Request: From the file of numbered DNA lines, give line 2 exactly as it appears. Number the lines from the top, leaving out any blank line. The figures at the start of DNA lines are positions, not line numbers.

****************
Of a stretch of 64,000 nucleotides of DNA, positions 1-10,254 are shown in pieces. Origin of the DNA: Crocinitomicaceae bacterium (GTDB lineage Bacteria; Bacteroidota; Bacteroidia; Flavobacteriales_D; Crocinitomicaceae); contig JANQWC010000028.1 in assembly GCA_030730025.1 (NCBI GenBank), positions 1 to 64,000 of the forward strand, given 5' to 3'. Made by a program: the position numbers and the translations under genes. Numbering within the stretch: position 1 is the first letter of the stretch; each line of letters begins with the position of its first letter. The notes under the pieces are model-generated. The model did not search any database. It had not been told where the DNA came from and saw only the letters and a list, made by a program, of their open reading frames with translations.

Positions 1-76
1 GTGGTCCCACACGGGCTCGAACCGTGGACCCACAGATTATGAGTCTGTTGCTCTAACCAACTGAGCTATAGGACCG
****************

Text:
Positions 1-76